Parties to oral construction contracts entered into since 1 October 2011[1] have the right to refer a dispute under such oral contract to adjudication.  However, ever since this extension of the 1996 Construction Act to oral contracts was first proposed, questions have been raised in relation to the limits of an adjudicator’s powers and jurisdiction in respect of such disputes.  The recent case ofWycombe Demolition Ltd v Topevent Ltd [2015] EWHC 2692 (TCC) provides some guidance and confirms that an adjudicator will have considerable latitude to draw his or her own conclusions as to the nature and terms of the contract.

Topevent Ltd (“the Employer”) appointed Wycombe Demolition Ltd (“the Contractor”) to carry out demolition works.  Although neither party disputed the existence of the contract, they could not agree when it was made.  

A dispute arose over a number of the Contractor’s unpaid invoices and the Employer contested that some of the works had not been substantially completed.  An adjudicator decided that the Employer should pay the Contractor £144,000.  The Contractor issued proceedings in court for the enforcement of the adjudicator’s award and the Employer sought to defend the claim for enforcement by arguing a number of points.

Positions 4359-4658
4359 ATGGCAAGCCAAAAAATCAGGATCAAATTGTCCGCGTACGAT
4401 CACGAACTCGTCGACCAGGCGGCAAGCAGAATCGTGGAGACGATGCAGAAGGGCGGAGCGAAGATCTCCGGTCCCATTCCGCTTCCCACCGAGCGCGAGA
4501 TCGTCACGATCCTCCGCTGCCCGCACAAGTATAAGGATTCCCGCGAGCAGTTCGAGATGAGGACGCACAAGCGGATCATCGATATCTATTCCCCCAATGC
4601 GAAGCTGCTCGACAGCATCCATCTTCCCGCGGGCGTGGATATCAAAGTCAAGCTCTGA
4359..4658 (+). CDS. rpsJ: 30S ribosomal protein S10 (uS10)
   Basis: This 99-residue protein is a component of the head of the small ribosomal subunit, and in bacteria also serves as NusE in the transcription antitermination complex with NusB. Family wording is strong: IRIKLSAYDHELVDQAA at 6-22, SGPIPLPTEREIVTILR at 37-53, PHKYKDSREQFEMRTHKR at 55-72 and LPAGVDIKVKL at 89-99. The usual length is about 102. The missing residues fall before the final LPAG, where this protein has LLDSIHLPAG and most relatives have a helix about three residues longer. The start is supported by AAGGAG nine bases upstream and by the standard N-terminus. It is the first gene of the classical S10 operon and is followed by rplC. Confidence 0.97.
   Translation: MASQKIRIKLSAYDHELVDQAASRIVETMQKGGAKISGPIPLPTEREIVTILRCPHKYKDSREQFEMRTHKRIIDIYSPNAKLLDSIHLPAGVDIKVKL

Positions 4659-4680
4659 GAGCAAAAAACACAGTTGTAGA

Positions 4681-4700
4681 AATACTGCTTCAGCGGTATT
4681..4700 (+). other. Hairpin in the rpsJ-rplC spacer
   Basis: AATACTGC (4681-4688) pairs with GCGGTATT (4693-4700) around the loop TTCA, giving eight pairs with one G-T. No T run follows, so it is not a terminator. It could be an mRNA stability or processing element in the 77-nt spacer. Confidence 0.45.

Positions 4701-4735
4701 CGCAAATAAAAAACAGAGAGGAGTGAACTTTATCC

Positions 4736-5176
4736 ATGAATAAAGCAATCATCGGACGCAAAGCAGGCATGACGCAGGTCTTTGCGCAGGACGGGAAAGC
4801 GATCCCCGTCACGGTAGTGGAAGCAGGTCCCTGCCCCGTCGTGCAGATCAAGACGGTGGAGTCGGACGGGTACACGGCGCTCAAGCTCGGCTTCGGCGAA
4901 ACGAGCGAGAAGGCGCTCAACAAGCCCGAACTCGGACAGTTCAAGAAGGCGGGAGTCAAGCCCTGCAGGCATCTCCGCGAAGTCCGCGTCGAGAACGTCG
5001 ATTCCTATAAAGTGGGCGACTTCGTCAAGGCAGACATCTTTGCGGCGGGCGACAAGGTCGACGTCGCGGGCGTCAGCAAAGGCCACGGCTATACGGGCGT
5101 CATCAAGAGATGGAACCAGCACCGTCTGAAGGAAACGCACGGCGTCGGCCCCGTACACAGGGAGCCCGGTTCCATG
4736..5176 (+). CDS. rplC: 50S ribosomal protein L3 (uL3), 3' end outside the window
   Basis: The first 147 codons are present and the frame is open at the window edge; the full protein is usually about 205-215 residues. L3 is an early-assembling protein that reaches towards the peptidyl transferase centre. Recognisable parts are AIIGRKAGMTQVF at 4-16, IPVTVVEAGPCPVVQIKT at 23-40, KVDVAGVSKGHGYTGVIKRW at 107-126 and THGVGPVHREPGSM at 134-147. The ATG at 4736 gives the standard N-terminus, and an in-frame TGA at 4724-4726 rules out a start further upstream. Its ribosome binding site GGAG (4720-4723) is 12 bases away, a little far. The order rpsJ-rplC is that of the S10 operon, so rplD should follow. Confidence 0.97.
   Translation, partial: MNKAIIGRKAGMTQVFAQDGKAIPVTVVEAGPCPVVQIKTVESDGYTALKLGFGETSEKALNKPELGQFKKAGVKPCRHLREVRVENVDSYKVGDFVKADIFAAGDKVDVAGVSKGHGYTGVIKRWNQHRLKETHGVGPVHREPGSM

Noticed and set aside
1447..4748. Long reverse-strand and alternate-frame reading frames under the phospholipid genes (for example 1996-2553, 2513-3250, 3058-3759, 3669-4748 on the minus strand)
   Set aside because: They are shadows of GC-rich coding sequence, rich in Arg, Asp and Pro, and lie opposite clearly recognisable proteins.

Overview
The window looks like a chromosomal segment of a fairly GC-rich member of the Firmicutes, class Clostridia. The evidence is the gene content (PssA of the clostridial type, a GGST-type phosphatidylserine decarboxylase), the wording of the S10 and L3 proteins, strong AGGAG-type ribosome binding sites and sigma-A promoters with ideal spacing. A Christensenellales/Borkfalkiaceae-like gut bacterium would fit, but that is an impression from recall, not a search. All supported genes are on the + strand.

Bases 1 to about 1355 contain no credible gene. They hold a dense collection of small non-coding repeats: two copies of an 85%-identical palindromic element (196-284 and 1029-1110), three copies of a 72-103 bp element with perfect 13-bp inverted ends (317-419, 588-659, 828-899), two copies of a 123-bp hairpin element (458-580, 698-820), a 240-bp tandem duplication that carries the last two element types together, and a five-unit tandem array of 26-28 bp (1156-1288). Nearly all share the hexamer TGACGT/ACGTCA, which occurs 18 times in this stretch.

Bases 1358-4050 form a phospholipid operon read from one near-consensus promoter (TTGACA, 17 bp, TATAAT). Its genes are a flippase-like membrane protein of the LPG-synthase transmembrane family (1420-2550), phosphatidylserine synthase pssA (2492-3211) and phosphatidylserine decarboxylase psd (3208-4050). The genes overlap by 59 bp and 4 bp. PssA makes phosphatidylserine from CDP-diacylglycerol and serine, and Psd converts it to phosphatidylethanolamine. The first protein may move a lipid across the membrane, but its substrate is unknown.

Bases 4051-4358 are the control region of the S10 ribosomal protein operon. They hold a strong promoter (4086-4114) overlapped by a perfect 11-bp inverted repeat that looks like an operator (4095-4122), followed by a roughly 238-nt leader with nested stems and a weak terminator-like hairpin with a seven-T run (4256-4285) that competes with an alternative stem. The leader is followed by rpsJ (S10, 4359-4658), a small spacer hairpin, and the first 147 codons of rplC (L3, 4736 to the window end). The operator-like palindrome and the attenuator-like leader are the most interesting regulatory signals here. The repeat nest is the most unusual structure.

The Employer’s first two arguments (that the adjudication concerned more than one dispute and that the adjudicator breached the rules of natural justice) were rejected.

The Employer’s third argument was considered the most compelling, but ultimately it was also rejected. The Employer argued that the adjudicator had proceeded on a frolic of his own when determining the final valuation because he did not rely on submissions from either party, but rather interpreted the facts for himself (and thus the parties did not have an opportunity to comment upon his findings).

The Court held that an adjudicator has a multitude of options when determining the value of the works and can only do the best with what he or she is provided. Furthermore, the adjudicator is not bound to accept the figures advanced by either party and may, as in this case, draw his or her own conclusions.

This case confirms that an adjudicator will have considerable latitude to draw his or her own conclusions as to the nature and terms of the contract, even where there is no written contract and therefore there is inherent uncertainty. Accordingly, a party to such a contract should be concerned to provide the adjudicator with as much information as is possible in support of its position regarding the nature and terms of the contract.